Educational Institutions. Pittsburg has a well-equipped educational system, which includes 86 ward and three high schools. In 1903 the number of teachers and principals was 1044, and the total enrollment of pupils 40,868. The expenditures for educational purposes were $1,658,716. The control of the ward schools is vested in district school boards, the districts usually being coextensive with the wards. The Central Board of Education, composed of one representative from each district board, has direct control of the high schools and regulates the preparatory courses of study. Each district makes its own tax levy. The bonded indebtedness of the various school districts in 1903 was $1,957,000. The Central Board annually appropriates money for kindergartens and summer schools, which are partly supported by civic societies. The private educational institutions of the city include the Pittsburg Academy, Pittsburg College of the Holy Ghost (Roman Catholic), Academy of Our Lady of Mercy (Roman Catholic), for girls, Bishop Bowman Institute (Protestant Episcopal), Pennsylvania College for Women, Shadyside Academy, Kindergarten College, departments of law, medicine, dental surgery, and pharmacy of the Western University of Pennsylvania, Institution for the Blind, and, in the suburb of Edgewood, the Institute for the Deaf and Dumb; also numerous parochial schools.

In 1901 Andrew Carnegie offered to present to the city a free institute of technology. The offer was accepted, the city agreeing to furnish the site and maintain the school. In 1903 a site, costing $350,000, was bouglit near the free library.

Commerce and Industry. Pittsburg has been since its foundation the natural transfer point between the East and West. It is a port of entry, and its imports for the year ending March 31, 1903, amounted to $1,504,705. The city's rapid growth, however, is due to its industrial activities, and these owe their supremacy to the abundant fuel supply. Coal and coke form the largest items in the immense freight tonnage of Pittsburg, a tonnage which surpasses that of New York and Chicago combined, and which has no equal in the world. The railroad freight for 1902 exceeded 80,000,000 tons, while the water tonnage approximated 9,500,000 tons. The manufacturing interests of the city date back to the close of the eighteenth century. Iron-working and glass-making were early engaged in, and glass and steel are still the leading products. According to the census of 1900 Pittsburg had invested in manufacturing within its municipal limits $193,162,900, and the annual product was worth $203,261,251. In adjoining cities and towns were plants with an invested capital of about two-thirds of the corresponding amount given above. The Greater Pittsburg produces annually 3,500,000 tons of pig iron, or about 22 per cent. of the entire output of the country. Finished products include wire, nails, boiler and hull plate, rails, angle iron, sheet, tinned sheet, tools, agricultural implements, stoves, engines, boilers, plumbing and sanitary supplies, enameled ware, electrical machinery, tubes, armor plate, projectiles, and air brakes. The manufactures of iron and steel have overshadowed the activities in other lines, which, however, are important. In 1900 the value of the glass product was $2,778,847. The largest cork factory in the world is in Pittsburg. The output of manufactured copper is 500,000 pounds annually. In the production of electrical cable for underground use Pittsburg leads the country. Among other industries of importance are the manufacture of pottery, brick, chemicals, acids, jewelry, asbestos, shoes, tobacco and cigars, mirrors, malt and spirituous liquors, clothing, oleomargarine, rubber, and aluminum. In these employments and others 69,977 workmen were engaged in 1900. The number of manufacturing establishments was 1938. A large business is done in petroleum products, several refineries being in the city.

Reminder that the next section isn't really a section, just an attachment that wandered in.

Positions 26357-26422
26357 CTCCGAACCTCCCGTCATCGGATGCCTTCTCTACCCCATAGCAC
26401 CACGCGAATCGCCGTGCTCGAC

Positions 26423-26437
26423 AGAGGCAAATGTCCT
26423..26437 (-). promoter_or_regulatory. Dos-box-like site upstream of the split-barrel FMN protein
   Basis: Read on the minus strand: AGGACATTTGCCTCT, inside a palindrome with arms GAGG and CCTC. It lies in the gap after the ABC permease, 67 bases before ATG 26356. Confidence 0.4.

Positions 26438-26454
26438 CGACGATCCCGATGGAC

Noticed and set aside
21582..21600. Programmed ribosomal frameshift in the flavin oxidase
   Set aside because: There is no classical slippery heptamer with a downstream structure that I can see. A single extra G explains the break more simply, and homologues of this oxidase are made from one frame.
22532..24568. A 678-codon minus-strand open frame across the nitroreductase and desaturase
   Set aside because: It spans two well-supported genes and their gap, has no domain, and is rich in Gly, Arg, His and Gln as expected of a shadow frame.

The transportation facilities of Pittsburg include the Pennsylvania, Vanderbilt, and Gould systems of railways, the independent Pittsburg, Bessemer and Lake Erie, and Buffalo, Rochester and Pittsburg roads, and the rivers. The Pennsylvania system includes, from the east, the main line of the Pennsylvania Railroad, the Buffalo and Allegheny Valley division, the Pittsburg, Virginia and Charleston, the Baltimore and Ohio, and the West Penn; from the west, the Pittsburg, Fort Wayne and Chicago, the Erie and Pittsburg, the Cleveland and Pittsburg, the Pittsburg, Cincinnati, Chicago and Saint Louis, and the Pittsburg and Western roads, with their branches. The Vanderbilt system reaches the city from the west by way of the Pittsburg and Lake Erie Railroad, while the Gould interests are penetrating to the city through an extension of the Wabash from the west. The most extensive freight yards are at Pitcairn on the Pennsylvania Railroad, Versailles on the Baltimore and Ohio, McKee's Rocks on the Pittsburg and Lake Erie, Conway on the Pittsburg. Fort Wayne and Chicago, Sheridan on the Pittsburg, Cincinnati, Chicago and Saint Louis, and at Twenty-eighth Street on the Buffalo and Allegheny Valley division. The Pennsylvania system has a large union station at Tenth and Liberty streets, used by all its roads except the Baltimore and Ohio and the Pittsburg and Western. The Pittsburg and Lake Erie also has a line new station on the South Side.